For the second time in less than two months, a light earthquake has shaken the same area in Sumner County in south-central Kansas.
By Rick Plumlee
The Wichita Eagle
An earthquake with a magnitude of 3.9 was recorded shortly after 3 a.m. Monday, according to the U.S. Geological Survey in Golden, Colo.
The epicenter was about 11 miles northwest of Caldwell, which is on the Kansas-Oklahoma line. The location was about one mile east of the Harper County line.
That’s the same location for the epicenter of a 3.8 magnitude earthquake that was recorded on Dec. 16 by USGS.
“It’s very unusual to have two in such a short amount of time in that part of the world,” said Paul Caruso, a geophysicist with the USGS in Golden, Colo.
He said he doesn’t think the two quakes are signs of bigger things to come.
“In that area, there’s no major fault lines like there are in California that can produce a major earthquake,” Caruso said.
He also noted that Oklahoma recorded one of its strongest earthquakes in 2010, with a 4.3 magnitude near Norman.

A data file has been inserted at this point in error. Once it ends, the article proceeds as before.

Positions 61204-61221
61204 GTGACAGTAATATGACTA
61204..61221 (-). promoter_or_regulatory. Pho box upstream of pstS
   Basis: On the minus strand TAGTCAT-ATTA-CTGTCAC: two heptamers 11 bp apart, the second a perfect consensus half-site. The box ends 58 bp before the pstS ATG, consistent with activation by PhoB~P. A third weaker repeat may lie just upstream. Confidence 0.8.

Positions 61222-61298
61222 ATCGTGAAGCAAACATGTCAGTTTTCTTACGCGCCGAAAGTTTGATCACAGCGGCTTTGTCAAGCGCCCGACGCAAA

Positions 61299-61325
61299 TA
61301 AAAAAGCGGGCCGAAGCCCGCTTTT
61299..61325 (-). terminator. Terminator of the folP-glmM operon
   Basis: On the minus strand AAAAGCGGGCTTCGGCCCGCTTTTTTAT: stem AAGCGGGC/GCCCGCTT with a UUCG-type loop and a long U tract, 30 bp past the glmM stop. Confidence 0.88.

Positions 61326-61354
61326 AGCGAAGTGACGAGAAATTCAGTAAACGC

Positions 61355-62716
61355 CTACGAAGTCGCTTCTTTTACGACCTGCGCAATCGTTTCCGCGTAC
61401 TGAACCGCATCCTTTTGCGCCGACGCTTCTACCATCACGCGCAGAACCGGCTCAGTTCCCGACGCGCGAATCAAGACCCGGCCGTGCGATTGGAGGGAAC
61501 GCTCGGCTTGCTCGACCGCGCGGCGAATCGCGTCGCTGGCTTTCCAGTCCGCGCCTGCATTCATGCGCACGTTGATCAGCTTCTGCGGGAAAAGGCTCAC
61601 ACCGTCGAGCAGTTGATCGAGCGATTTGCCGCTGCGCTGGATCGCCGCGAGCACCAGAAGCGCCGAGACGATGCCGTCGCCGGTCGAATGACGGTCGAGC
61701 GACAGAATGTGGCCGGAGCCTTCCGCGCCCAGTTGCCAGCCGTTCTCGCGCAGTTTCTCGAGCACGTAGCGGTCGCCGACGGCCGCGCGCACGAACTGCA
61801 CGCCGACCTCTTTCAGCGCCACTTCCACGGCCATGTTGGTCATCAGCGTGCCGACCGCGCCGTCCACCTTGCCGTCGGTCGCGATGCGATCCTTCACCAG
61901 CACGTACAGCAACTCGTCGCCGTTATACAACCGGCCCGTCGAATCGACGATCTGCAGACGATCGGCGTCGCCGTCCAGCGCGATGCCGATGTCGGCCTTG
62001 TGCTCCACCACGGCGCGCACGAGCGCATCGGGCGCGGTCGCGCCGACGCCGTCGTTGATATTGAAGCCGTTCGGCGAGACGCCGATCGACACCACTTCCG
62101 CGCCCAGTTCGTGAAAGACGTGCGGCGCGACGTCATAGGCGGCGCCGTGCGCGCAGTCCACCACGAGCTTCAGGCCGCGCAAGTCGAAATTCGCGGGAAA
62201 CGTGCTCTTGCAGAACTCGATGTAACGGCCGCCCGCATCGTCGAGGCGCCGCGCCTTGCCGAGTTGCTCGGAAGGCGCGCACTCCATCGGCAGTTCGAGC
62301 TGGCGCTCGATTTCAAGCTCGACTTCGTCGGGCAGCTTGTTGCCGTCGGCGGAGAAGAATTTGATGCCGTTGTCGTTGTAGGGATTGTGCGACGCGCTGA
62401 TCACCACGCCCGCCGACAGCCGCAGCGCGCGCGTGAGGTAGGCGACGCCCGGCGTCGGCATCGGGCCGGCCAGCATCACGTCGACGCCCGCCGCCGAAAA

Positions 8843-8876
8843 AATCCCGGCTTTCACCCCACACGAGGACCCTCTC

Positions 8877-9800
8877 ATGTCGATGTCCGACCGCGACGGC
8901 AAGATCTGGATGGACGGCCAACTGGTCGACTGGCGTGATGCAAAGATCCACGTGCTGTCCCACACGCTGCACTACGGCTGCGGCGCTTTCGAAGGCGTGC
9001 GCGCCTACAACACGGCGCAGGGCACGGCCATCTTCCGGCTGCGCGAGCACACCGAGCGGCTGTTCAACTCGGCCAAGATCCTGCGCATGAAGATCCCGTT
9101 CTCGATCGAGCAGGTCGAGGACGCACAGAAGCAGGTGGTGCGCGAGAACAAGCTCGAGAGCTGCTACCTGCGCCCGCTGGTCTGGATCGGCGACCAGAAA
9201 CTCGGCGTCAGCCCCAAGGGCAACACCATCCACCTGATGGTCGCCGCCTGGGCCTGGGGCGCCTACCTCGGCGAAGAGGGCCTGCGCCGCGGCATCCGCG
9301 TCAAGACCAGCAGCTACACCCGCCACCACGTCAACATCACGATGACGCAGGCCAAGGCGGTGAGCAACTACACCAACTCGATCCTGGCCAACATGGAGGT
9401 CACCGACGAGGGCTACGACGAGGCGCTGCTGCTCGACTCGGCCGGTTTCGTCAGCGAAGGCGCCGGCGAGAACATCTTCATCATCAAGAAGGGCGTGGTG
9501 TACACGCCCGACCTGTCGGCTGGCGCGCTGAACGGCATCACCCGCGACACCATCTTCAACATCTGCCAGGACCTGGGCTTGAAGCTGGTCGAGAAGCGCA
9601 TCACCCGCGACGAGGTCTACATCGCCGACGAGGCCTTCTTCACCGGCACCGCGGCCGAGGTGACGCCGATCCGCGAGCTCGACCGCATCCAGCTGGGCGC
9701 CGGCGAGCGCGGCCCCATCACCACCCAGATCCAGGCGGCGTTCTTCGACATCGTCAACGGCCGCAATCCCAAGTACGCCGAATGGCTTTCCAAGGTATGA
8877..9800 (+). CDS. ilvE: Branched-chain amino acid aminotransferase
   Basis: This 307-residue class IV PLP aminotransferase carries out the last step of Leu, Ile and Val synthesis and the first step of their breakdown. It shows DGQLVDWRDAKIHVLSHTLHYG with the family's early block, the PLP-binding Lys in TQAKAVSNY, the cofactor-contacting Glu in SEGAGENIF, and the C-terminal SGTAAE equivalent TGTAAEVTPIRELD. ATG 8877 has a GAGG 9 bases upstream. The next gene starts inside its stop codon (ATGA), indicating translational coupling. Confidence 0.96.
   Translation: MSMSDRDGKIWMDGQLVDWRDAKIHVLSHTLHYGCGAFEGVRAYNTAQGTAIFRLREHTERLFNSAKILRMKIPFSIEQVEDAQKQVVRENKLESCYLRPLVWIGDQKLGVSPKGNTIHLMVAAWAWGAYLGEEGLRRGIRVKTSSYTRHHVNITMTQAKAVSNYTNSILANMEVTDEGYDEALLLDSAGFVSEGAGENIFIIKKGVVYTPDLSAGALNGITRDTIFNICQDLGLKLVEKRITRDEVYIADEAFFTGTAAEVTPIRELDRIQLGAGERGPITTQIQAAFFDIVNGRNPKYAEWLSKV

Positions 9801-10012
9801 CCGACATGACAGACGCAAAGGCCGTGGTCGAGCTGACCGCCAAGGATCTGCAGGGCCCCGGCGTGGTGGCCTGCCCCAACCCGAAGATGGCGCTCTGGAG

Small earthquakes in southern Kansas have been more common recently, with more than two dozen recorded over the past two years in Sumner, Harper and Barber counties, according to the Kansas Geological Survey. Northern Oklahoma has also seen quite a few recently, Caruso said.
As to why the increase, Caruso said, “That’s an interesting can of worms.”
Those areas have been the site of increased oil and gas drilling since January 2011. Scientists disagree on whether that causes the earthquakes, said Lynn Watney, a geologist who monitors the oil industry for KGS.
Most of the reports of people feeling effects of the earthquake came from Anthony and Bluff City in Harper County and Caldwell, according to the USGS website. There were multiple reports of Monday’s quake being felt as far away as Wichita and Stillwater, Okla.
No damage was reported from Monday’s quake, said James Fair, emergency management director for Sumner County.
“No cows tipped over,” he added.